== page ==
“Since our foundation in 2003, it has been the mission of EPF to organize a strong and united patient voice in all matters relating to healthcare – all cross cutting issues affecting all patients. Over the years EPF has established its role as an initiator, for example in co-leading the development of the European Patient Academy on Therapeutic Innovation (EUPATI) or the role as change-agent in exploring wider public health and prevention issues, such as vaccines, nutrition or more recently COVID-19, to develop activities to respond to the patients’ needs.”

Nicola, can you tell us what triggered you to join EPF?

“During an internship at the British Deaf Association I helped set up an European organization representing profoundly Deaf people. This inspired me very much as I learned a great deal about advocacy, the Deaf community and sign language, and the true value of European cooperation”,  Nicola explains.

“A new role at the European Commission in Brussels where I not only worked with deaf people but the wider disability movement on a dedicated programme called HELIOS, was a huge privilege for me.”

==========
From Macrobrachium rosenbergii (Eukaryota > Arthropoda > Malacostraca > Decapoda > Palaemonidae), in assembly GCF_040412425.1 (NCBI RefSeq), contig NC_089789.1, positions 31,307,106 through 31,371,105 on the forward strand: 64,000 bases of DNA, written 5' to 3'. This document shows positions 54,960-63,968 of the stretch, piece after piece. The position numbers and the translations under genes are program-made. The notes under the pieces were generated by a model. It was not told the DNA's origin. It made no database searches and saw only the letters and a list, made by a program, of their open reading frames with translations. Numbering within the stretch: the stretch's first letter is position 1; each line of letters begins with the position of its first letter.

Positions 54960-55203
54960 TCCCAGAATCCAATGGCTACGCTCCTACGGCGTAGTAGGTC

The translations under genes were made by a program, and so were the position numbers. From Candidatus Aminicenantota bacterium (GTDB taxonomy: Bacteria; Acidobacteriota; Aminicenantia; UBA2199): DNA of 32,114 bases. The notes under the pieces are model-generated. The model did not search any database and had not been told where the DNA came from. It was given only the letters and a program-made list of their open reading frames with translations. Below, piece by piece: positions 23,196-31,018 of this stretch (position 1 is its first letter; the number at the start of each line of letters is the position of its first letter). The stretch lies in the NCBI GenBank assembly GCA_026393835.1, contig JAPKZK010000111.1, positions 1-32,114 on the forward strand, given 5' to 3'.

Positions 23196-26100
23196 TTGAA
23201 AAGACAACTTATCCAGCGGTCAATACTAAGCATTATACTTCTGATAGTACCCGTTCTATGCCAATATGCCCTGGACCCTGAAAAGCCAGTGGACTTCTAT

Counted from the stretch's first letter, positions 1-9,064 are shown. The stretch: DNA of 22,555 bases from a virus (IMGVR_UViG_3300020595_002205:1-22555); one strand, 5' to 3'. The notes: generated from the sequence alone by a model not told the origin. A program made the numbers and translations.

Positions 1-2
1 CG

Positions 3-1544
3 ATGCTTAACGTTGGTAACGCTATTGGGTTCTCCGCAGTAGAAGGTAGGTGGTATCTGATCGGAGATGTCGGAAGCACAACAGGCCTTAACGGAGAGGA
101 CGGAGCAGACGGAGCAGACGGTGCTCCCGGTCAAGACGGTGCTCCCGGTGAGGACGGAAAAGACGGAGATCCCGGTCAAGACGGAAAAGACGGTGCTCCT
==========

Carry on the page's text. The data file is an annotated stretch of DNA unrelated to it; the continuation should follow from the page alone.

The EPF initiates projects in different areas to supports patients for example patients access to healthcare, patient empowerment, affordability of healthcare. Where do you see the biggest challenge for EPF in the future?

The whole COVID-19 crisis exposed many gaps in our healthcare system. Chronic patients had limited access to their treatments and waiting lists exploded. Continuity of care was and is a huge problem. People with symptoms hesitated to contact their healthcare provider. The result was that many serious conditions have been left undetected with unacceptable consequences. Our challenge at EPF is to raise these issues and making sure the patient needs are being addressed,” explains Nicola. “Close work takes place with EU Institutions, the European Medicines Agency and Industry. And the EPF survey with its members pinpoints their experience of COVID-19 and key recommendations, moving forward.”

Involving patients in R&D process